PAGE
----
This has changed a great deal. We now have such things as exotic pet stores and wildlife parks as well as a thriving market for certain creatures.
Some people, such as PETA, view this as a step backwards for mankind. They believe that animals should not be treated as commodities and instead be free to live their lives in the wild. While PETA has yet to gain much traction in the political world, they have caused quite a bit of controversy in the media over the years.
More moderate views can be found with the American Human Association, who are concerned about how some animals are treated. They believe that animals should only be treated as commodities if they’re treated well. For example, most members would be against dragging a shark behind a boat, but wouldn’t have a problem with slaughtering the shark for food.
Meanwhile, there is a very lucrative business in selling exotic pets to the rich. This has created a huge market in countries such as Mexico where people can easily smuggle animals into the US. While federal laws are in place, they’re often poorly enforced in third world countries and it doesn’t help that many of the animals are endangered.
The final view comes from companies such as Zoosadism Inc, who believe that humans have a right to use animals for our own needs and entertaining purposes. They believe that not every animal is cut out to be free and that those who are can be found in environments that suit them. They also believe that animals were put on this planet for humans to do as they wish.
The biggest argument regarding animal rights is the fact that humans have no right to tell an animal what it can or can’t do with their lives, even if it means locking them up or killing them for food or other reasons. Some might call this speciesism, but that’s a debate for another time.
While animal rights seems to be the popular option, it’s not necessarily the most practical. There are just too many animals and not enough good homes for them all. Even if you’re an advocate for humans having the right to do what they want, there’s still the problem that some animals just don’t make good pets or won’t make a good contribution to society even if they’re not kept as pets.
How does your character feel about this issue? Do they have a pet and if not, would they like to have one? Are they content with the current treatment of animals? Do they believe that animals have rights or do they think that it’s natural order for humans to eat some creatures as food or to keep them as pets?
This issue could affect your story in a number of ways, if say a group of animal rights activists somehow caused trouble for your company then you could have a problem. Maybe you find an abandoned pet and need to figure out what to do with it. Maybe you come into possession of illegally smuggled animal or something else relating to the issue.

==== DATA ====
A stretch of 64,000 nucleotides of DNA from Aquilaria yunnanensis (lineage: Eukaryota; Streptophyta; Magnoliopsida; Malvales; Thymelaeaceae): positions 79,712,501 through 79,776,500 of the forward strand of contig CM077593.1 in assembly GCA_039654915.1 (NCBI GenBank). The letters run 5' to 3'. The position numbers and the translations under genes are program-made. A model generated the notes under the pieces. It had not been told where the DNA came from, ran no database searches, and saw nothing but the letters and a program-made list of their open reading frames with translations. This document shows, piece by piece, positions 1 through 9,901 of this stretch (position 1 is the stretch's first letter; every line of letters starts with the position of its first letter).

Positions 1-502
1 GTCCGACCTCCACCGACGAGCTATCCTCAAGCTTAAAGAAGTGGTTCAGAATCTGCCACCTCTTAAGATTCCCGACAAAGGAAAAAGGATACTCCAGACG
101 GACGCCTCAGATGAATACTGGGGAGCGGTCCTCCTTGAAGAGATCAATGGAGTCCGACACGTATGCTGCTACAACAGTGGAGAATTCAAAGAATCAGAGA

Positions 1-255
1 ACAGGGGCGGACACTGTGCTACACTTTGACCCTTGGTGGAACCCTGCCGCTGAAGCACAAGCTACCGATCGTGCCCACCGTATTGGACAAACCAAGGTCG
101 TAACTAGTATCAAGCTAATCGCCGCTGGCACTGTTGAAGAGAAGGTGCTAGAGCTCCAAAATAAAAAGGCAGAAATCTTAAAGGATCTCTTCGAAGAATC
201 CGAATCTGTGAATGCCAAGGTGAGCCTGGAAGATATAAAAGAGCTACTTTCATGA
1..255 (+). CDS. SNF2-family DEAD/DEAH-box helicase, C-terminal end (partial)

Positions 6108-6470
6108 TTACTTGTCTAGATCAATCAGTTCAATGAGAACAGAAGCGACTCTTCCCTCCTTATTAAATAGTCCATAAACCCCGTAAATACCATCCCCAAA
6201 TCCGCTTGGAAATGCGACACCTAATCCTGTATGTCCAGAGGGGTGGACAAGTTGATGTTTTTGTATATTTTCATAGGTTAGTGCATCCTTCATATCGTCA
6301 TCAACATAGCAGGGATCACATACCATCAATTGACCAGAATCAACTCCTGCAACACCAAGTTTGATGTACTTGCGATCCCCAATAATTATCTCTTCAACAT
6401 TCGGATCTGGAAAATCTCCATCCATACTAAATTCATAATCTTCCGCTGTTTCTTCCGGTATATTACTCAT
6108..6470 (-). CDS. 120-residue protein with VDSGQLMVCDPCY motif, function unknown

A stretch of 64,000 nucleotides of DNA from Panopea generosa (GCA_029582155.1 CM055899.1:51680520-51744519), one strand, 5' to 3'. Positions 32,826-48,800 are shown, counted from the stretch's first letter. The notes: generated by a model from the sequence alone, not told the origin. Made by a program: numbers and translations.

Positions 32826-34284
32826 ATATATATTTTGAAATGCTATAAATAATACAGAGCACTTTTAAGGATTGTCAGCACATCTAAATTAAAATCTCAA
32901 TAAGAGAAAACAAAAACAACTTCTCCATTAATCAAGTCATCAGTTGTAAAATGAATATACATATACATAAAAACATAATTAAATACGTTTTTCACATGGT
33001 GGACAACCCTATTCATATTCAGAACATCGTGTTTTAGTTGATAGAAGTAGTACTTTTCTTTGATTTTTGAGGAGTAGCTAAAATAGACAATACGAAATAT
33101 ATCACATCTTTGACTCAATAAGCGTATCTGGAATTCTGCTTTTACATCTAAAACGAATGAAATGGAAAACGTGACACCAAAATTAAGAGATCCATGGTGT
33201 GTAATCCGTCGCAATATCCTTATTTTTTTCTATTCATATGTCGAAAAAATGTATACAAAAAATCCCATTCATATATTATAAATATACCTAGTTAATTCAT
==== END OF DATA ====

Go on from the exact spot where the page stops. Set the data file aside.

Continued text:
The final option isn’t really an issue, but rather a question.
Does your character have any views on art? Is it important to society? Do people waste their time with it? Is it a luxury that only the rich can afford? Do people take it too seriously? Is it useless?
Some people believe art is a reflection of society while others say the two are completely unrelated. Some people think that certain art forms are superior to others, like say music is better than painting. Other people believe that all art is equal. There are also people who don’t care for art at all.
If your character had to save either a priceless piece of art or a person, which would they choose?
To some people the question has an obvious answer, but not to everyone.
Would your character even care? If they saw a person stepping in front of a speeding bus, would they rush and push them out of the way? If they saw a painting crumbling from water damage, would they rush and save it?
This issue could affect your story in a number of ways, perhaps your company is commissioned to do some restoration work or your character is taking an art class. Maybe you or a loved one is taken hostage by someone who doesn’t agree with your view on art.
Now that you’ve chosen a topic, you have to write about it. You’re not in elementary school anymore, so don’t just write whatever and try to get away with it. Think about what you’re writing and make sure to back up any claims you make with solid examples.
Cite any outside sources or anyone you’ve spoken with while doing your research.
Your goal is to get a good grade for this paper, but also to learn something and have fun doing it. Try to keep this in mind while writing and you’ll do fine. Good luck!
Back to school.
Sources & references used in this article:
- From Wolf to Dog (V Morell – Scientific American, 2015 – JSTOR)
- Pampered pooches or plain pariahs? The Ashkelon dog burials (P Wapnish, B Hesse – The Biblical Archaeologist, 1993 – journals.uchicago.edu)
- From wolf to dog: Late Pleistocene ecological dynamics, altered trophic strategies, and shifting human perceptions (DF Morey, R Jeger – Historical Biology, 2017 – Taylor & Francis)
- Genomic and archaeological evidence suggest a dual origin of domestic dogs (J Bradshaw – 2012 – Basic Books)